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NCSA Director named U of I vice president for economic development and innovation

NCSA Director Edward Seidel has been named vice president for economic development and innovation for the University of Illinois System, pending Board of Trustees approval, President Tim Killeen announced Monday. Seidel has served since August as interim vice president for research, a position that has been restructured and retitled to reflect the U of I System’s focus on fostering innovation to help drive the state’s economy through research and discovery.

Killeen said Seidel’s leadership over the last eight months has helped advance several new initiatives, such as working with executives of leading Illinois companies to develop collaborative research projects that will serve their businesses and lift the state’s economy. A longtime administrator and award-winning researcher, Seidel will lead an office that works with the System’s three universities to help harness their nearly $1 billion per year sponsored-research portfolio for technology commercialization and economic development activities.

“Ed’s personal experience with leading-edge research and with federal and international agencies—combined with his deep understanding of the U of I System’s capabilities and aspirations—has given him a rock-solid foundation for success,” Killeen said. “He’s off to a flying start.”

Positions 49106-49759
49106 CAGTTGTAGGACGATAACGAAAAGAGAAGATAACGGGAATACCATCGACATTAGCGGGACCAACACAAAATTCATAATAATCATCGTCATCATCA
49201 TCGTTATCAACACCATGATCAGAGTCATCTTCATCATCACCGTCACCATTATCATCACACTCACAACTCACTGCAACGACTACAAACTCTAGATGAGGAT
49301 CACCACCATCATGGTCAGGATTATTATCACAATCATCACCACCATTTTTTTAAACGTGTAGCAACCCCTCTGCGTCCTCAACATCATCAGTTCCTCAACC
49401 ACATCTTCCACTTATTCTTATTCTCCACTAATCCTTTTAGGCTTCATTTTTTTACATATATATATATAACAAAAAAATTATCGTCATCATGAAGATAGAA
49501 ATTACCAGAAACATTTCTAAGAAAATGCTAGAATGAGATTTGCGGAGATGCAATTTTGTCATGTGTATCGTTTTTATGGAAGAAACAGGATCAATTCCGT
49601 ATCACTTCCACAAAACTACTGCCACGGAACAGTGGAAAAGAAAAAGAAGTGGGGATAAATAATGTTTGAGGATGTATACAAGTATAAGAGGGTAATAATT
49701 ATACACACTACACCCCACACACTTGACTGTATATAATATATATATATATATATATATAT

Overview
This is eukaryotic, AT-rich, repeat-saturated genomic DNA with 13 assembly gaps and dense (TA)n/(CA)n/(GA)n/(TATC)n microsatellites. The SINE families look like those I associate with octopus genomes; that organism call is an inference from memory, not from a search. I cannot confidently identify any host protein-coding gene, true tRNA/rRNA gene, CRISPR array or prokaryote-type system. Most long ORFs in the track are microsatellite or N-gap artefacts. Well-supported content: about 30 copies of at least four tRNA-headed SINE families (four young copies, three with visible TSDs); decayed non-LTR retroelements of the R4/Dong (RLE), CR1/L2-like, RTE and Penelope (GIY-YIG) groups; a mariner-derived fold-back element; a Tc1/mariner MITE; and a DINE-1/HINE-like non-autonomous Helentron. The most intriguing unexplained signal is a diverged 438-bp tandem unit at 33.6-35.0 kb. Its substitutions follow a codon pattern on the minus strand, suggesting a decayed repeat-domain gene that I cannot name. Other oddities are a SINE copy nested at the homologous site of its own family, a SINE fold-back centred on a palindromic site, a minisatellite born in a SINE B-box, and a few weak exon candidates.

Seidel served since 2013 as director of the National Center for Supercomputing Applications (NCSA) at the University of Illinois at Urbana-Champaign. Seidel retained the title of NCSA director while serving as interim vice president, while Dr. William “Bill” Gropp took on the role of acting director. Gropp, the Thomas M. Siebel Chair in Computer Science and director of the Parallel Computing Institute in the Coordinated Science Laboratory, will continue to serve as interim director until a permanent NCSA director is named.

“NCSA congratulates Vice President Seidel on this well-earned appointment,” Gropp said. “It has been an honor co-leading and planning a vibrant and innovative future for NCSA. As interim director, I am looking forward to continuing to work with Ed, in his new role, as we advance new opportunities for the University of Illinois and NCSA.”

Seidel’s appointment as director three years ago marked a return to NCSA, where he once led the center’s numerical relativity group from 1991-96. He also was among the original co-principal investigators for Blue Waters, a federally funded project that brought one of the world’s most powerful supercomputers to Urbana-Champaign. He also is a Founder Professor in the Department of Physics and a professor in the Department of Astronomy at Illinois.

“It has been an honor leading NCSA during this exciting period,” said Seidel. “I am proud of what the center’s team has done to keep NCSA in a prominent national leadership position with projects like Blue Waters, XSEDE, LSST, the Midwest Big Data Hub, the National Data Service, and many others. I am also pleased to have helped NCSA move in directions that better leverage the great strengths of the university, in creating the world’s most advanced integrated cyberinfrastructure environment, in making it a home for transdisciplinary research and education programs at Illinois, and in enhancing NCSA’s industry program. As I take on new challenges with the U of I system, I look forward to continuing as a member of NCSA’s faculty, and to working with Bill as he and the team take NCSA to new heights in the future.”

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